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  7. Taking out the last third of your WIP may just be the thing. Sometimes rewriting something makes it better. I rewrote a whole series, completely changing it and I love it now. And it sounds like it's working for you. :) As always...Good luck!

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  8. Wishing you all the best with finding a new ending. Taking what you have written that's good and asking key questions will get you where you need to go. A really helpful book I've been reading that helps with this is Story Trumps Structure by Steven James. He has lots a great questions to ask as you plan, draft and revise to make stories flow naturally--rather than some stilted formula to follow. It's super encouraging.

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  9. I think once you make the first step and start the job, then everything else will fall into place. Sometimes we psyche ourselves out thinking about the magnitude of the job and not how it will always be accomplished by taking small steps.

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    1. I agree in that I hear many writers over thinking things. It's just words, seriously. Just have fun with it.

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  10. Well, since I just posted about taking a break, I have to say I highly support you taking a break, too :) Sometimes we need them! And don't beat yourself up about it. Take time to refuel, take a break, and get back to it when you're ready.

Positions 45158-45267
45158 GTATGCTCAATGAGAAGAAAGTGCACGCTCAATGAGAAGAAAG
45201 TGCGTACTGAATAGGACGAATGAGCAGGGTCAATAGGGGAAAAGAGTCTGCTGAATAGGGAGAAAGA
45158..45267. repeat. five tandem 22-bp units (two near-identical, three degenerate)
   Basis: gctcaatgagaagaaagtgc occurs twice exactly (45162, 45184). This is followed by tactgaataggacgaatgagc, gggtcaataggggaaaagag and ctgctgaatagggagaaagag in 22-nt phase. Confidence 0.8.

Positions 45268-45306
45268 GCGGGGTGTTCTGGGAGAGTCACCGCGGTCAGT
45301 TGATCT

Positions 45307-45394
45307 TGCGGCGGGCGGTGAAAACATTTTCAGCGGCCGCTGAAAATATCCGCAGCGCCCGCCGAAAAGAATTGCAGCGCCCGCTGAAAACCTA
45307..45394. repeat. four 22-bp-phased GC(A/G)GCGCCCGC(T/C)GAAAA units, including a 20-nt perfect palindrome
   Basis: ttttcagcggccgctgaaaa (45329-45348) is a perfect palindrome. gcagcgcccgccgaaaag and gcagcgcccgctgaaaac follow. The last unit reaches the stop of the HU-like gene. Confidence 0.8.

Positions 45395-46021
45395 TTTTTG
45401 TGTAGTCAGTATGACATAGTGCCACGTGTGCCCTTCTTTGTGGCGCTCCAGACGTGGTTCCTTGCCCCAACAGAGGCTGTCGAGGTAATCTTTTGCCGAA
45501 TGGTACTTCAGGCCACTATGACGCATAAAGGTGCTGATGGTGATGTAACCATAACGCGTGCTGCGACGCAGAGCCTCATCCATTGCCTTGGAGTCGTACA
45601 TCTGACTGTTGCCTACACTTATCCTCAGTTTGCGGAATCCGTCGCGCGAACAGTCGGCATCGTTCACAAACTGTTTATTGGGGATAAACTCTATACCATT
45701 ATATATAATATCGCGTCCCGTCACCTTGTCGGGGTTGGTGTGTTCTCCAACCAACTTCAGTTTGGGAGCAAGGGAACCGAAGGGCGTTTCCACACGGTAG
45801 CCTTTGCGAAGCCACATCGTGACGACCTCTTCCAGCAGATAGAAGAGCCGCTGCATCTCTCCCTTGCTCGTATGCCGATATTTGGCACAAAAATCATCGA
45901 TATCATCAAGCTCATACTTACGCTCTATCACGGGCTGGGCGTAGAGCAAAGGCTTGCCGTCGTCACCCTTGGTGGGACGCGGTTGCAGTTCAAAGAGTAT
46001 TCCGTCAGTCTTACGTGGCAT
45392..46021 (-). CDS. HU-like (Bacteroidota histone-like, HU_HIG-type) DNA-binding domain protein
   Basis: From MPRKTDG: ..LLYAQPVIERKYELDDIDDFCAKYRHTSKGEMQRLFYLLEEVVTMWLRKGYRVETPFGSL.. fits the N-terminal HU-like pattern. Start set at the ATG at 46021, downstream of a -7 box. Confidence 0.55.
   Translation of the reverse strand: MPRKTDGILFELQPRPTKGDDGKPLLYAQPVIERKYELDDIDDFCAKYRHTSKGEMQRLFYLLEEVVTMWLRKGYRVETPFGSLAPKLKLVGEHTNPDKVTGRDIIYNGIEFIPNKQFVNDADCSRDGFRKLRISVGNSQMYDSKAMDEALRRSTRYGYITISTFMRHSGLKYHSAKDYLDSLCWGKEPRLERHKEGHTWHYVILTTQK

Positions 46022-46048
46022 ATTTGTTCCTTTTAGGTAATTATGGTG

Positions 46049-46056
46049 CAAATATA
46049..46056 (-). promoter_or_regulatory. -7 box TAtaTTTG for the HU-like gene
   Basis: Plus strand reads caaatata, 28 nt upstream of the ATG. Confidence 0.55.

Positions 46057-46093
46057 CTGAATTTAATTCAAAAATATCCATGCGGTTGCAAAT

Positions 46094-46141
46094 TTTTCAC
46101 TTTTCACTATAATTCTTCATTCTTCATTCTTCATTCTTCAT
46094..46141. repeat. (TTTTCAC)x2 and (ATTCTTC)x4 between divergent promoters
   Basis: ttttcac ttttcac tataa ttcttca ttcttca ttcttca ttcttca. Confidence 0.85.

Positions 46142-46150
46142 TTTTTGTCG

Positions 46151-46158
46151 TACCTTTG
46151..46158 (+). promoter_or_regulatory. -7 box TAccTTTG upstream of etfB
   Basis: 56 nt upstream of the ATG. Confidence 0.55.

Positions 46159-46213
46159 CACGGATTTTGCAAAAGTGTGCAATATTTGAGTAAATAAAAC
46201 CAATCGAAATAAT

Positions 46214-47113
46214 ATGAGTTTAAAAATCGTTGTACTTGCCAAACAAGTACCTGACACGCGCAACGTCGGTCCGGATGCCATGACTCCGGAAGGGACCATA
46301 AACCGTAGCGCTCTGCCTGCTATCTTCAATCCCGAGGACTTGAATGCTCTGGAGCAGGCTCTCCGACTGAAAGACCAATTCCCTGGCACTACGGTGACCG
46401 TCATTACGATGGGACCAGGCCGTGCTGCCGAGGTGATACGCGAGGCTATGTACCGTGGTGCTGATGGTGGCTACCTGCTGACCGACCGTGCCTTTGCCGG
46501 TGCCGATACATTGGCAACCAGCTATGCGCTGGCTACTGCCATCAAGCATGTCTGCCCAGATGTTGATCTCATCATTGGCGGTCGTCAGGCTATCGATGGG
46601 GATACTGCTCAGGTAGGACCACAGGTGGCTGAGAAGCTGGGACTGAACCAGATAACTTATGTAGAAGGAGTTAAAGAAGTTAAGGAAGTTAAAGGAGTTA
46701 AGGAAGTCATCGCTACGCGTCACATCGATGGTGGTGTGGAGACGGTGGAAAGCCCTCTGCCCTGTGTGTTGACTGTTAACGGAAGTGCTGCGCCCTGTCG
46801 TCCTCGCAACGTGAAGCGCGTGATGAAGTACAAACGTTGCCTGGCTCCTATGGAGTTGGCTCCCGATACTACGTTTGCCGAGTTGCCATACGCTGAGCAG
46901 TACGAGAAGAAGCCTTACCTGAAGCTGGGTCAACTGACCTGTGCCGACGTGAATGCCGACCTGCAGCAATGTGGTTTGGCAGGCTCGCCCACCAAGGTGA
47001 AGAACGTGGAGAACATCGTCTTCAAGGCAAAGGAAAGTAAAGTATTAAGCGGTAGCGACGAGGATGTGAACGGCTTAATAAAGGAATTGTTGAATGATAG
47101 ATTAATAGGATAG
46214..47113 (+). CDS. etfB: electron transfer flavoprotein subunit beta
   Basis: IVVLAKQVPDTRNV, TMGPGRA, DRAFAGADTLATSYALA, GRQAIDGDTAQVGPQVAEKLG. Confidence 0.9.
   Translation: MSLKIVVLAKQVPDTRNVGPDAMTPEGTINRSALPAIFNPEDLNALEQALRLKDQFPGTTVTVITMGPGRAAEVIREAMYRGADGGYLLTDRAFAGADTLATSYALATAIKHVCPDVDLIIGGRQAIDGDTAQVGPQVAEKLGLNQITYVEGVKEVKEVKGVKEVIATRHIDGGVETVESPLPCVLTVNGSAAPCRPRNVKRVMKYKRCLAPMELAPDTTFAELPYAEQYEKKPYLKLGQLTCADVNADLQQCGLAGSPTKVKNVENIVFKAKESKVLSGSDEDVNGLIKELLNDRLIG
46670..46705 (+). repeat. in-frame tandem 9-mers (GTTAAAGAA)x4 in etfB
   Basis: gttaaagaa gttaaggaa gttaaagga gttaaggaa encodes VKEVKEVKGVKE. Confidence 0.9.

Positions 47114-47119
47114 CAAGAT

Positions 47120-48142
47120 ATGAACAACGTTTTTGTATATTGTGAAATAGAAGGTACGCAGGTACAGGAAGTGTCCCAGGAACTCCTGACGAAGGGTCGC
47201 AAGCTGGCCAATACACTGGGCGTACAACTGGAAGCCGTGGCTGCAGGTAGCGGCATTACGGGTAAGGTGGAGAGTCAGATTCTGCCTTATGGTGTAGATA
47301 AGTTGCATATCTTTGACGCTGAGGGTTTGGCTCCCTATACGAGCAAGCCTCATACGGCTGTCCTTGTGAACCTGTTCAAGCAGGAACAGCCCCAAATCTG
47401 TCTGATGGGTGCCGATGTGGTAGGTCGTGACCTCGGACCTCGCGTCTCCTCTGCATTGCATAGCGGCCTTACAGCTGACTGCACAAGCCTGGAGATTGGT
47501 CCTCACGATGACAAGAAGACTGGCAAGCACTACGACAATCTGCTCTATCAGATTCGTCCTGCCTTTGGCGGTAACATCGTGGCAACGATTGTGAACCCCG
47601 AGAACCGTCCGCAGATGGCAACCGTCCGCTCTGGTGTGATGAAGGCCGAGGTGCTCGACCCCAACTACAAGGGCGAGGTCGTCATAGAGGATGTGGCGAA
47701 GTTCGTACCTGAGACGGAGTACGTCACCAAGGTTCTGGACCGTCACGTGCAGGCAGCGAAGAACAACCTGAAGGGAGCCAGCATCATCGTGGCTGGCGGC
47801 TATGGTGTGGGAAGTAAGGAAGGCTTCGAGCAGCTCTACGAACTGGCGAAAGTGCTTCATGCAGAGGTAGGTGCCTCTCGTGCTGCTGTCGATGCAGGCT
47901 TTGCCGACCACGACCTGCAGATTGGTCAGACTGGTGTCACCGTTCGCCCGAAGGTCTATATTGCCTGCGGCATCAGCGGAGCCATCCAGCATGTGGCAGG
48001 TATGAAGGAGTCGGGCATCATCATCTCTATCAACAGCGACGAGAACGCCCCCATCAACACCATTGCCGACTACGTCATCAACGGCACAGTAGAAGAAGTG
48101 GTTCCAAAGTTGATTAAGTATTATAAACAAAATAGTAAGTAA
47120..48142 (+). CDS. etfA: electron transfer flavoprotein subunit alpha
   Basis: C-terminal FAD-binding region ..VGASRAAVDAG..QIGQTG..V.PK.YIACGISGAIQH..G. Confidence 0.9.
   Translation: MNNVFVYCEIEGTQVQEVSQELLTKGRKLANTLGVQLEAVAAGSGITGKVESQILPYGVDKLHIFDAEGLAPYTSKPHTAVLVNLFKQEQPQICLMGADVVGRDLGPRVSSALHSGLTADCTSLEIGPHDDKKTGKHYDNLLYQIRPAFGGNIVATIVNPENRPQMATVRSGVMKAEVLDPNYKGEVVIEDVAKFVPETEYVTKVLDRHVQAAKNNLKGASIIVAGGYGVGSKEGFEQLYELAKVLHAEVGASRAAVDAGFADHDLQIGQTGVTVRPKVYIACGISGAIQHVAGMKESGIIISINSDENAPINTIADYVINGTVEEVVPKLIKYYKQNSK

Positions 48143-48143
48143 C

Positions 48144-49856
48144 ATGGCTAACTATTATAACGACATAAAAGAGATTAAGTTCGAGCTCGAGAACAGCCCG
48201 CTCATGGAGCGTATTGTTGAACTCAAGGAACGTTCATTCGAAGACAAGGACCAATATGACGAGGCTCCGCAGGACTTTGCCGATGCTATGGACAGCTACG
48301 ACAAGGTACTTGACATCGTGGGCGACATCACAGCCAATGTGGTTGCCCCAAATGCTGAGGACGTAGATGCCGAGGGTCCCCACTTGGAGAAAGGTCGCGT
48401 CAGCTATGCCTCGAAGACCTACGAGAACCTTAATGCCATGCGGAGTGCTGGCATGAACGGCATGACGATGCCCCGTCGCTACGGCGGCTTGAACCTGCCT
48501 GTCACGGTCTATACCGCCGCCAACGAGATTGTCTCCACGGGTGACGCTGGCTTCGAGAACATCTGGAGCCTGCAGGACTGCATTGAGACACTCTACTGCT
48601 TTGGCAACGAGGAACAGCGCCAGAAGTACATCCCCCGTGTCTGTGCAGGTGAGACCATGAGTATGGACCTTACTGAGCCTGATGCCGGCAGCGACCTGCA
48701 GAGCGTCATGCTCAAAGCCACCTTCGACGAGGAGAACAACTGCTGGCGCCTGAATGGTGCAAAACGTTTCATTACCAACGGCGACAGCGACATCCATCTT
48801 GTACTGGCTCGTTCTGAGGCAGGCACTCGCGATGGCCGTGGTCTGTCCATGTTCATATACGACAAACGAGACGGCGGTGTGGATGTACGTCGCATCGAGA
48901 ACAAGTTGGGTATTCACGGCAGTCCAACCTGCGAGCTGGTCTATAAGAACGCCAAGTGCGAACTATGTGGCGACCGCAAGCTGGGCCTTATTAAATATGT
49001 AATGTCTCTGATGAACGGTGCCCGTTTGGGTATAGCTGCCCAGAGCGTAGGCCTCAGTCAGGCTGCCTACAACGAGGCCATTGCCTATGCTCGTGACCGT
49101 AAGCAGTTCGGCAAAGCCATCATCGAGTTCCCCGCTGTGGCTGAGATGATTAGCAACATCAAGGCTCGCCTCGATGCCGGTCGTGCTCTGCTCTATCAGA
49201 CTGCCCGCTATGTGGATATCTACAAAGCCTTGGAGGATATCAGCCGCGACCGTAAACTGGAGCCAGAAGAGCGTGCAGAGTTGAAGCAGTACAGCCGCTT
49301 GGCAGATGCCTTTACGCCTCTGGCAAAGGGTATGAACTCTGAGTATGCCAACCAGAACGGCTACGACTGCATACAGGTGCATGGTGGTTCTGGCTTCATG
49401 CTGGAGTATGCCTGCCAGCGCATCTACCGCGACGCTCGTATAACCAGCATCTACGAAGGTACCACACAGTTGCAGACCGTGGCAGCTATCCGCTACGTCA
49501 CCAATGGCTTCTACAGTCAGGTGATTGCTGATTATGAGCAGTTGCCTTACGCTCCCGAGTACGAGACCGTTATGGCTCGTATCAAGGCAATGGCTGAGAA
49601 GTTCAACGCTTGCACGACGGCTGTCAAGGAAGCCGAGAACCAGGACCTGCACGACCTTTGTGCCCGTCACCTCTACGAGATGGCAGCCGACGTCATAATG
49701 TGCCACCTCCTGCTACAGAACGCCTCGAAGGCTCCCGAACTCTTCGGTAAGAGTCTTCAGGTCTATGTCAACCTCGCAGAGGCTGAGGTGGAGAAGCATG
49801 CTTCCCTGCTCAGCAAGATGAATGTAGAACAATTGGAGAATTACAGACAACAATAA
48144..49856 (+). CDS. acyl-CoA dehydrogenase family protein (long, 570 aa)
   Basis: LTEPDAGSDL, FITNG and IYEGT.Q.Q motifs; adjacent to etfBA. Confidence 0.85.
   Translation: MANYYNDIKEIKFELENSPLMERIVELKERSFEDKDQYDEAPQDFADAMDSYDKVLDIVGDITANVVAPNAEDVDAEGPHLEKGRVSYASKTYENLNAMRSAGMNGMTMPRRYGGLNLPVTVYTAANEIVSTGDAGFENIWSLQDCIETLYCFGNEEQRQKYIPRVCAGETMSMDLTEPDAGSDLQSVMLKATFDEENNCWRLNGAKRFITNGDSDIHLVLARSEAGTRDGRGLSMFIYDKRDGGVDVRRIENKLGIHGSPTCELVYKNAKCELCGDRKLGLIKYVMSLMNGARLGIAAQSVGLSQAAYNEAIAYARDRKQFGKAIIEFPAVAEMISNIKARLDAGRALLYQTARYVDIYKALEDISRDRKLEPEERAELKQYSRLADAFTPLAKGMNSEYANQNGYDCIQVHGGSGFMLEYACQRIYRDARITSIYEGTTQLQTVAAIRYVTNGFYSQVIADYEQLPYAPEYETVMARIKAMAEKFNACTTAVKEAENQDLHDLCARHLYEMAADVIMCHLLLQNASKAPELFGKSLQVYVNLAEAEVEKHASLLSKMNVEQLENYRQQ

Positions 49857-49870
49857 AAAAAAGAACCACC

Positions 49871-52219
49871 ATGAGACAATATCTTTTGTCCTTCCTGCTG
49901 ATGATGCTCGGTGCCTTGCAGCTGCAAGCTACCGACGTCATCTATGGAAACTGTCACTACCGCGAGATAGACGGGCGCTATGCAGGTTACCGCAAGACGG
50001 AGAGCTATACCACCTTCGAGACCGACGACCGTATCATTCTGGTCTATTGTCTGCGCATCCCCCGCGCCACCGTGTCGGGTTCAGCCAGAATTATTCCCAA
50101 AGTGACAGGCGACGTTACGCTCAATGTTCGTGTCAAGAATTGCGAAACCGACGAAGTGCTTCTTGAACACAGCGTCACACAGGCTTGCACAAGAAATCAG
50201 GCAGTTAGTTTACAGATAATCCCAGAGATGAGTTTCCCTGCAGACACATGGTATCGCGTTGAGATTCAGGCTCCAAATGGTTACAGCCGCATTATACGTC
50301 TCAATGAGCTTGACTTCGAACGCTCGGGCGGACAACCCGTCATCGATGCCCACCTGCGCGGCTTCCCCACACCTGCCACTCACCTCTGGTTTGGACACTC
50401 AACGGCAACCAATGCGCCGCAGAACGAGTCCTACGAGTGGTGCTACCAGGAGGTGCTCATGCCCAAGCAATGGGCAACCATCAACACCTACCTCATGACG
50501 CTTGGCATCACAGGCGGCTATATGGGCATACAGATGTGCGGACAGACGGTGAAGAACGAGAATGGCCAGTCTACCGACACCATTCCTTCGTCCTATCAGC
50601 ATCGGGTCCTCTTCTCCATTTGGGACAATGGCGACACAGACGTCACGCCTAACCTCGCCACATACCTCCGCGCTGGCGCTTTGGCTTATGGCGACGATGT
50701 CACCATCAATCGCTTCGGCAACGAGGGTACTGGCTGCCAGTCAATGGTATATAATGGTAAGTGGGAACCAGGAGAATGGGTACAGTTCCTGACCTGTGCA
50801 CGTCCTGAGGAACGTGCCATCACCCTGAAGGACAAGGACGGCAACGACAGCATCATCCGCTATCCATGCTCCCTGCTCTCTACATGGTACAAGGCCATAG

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  11. One step in the right direction is huge. Don't discount it.

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  12. Truly re-writing, as in "writing it again" is a brave thing to do. I admire your strength.

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  13. It sounds like you have a viable plan that will work. Good for you. I know it's hard to just get rid of that last third that you did put time and effort into, but if it isn't working, it's got to go. Now you can move forward, which is always a good thing :)

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  14. I am so happy you are able to work it out and move on with it again. I've been having this issue with one of my novels for years now. I keep trying to think of how to fix/change it so it's not the same thing and I keep having this major block too. It's been on the back burner but once in awhile I pull it out and tinker with it. I hope I can get to where you are at some point. :)

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  15. I understand you about the blank slate. Sometimes that's the less overwhelming option. You feel clearer and more focused. Good luck.

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  16. Remember, if you get really stuck, you can always bounce ideas off a fellow writer. I have one go-to author friend who excels at that sort of thing.

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  17. Glad you found a new approach! Blank slate or not, the important thing is that you found a way to fight the block. Good luck!!!

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  18. Taking a break is a good thing when you're stuck. Sounds like the muse is coming around, though. Don't force it, but be willing to be led. ;)

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  19. Sometimes it's good to just delete and start fresh. It's scary, but it can do the trick. :) Good luck with your big changes! (And I know how you feel! I had to pretty much rewrite my whole middle.)

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  20. I've done that with a few of my projects! It's good to recognize a block, wipe the problem parts out, and start anew! I'm sure that you'll have a stronger book for it! Best wishes!